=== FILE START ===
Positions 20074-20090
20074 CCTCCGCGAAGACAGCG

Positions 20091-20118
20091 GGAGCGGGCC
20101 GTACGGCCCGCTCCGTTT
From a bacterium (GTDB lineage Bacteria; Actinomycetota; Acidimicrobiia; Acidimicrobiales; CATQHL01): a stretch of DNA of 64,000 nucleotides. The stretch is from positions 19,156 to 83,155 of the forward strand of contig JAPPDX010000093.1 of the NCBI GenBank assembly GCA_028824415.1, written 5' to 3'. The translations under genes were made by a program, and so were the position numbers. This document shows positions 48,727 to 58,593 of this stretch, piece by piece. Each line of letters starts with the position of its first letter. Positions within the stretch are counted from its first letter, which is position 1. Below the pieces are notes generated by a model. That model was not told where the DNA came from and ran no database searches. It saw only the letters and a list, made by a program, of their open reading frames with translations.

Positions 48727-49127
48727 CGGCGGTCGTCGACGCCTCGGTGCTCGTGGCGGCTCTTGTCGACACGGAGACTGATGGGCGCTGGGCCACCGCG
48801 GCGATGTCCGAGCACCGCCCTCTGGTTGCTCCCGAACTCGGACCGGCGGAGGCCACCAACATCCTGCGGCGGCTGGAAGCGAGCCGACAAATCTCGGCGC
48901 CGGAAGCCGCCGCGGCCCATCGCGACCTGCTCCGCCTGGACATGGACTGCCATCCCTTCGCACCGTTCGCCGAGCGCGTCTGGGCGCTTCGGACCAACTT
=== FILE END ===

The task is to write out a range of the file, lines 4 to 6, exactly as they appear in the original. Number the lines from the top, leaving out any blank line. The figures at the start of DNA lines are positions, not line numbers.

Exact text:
20091 GGAGCGGGCC
20101 GTACGGCCCGCTCCGTTT
From a bacterium (GTDB lineage Bacteria; Actinomycetota; Acidimicrobiia; Acidimicrobiales; CATQHL01): a stretch of DNA of 64,000 nucleotides. The stretch is from positions 19,156 to 83,155 of the forward strand of contig JAPPDX010000093.1 of the NCBI GenBank assembly GCA_028824415.1, written 5' to 3'. The translations under genes were made by a program, and so were the position numbers. This document shows positions 48,727 to 58,593 of this stretch, piece by piece. Each line of letters starts with the position of its first letter. Positions within the stretch are counted from its first letter, which is position 1. Below the pieces are notes generated by a model. That model was not told where the DNA came from and ran no database searches. It saw only the letters and a list, made by a program, of their open reading frames with translations.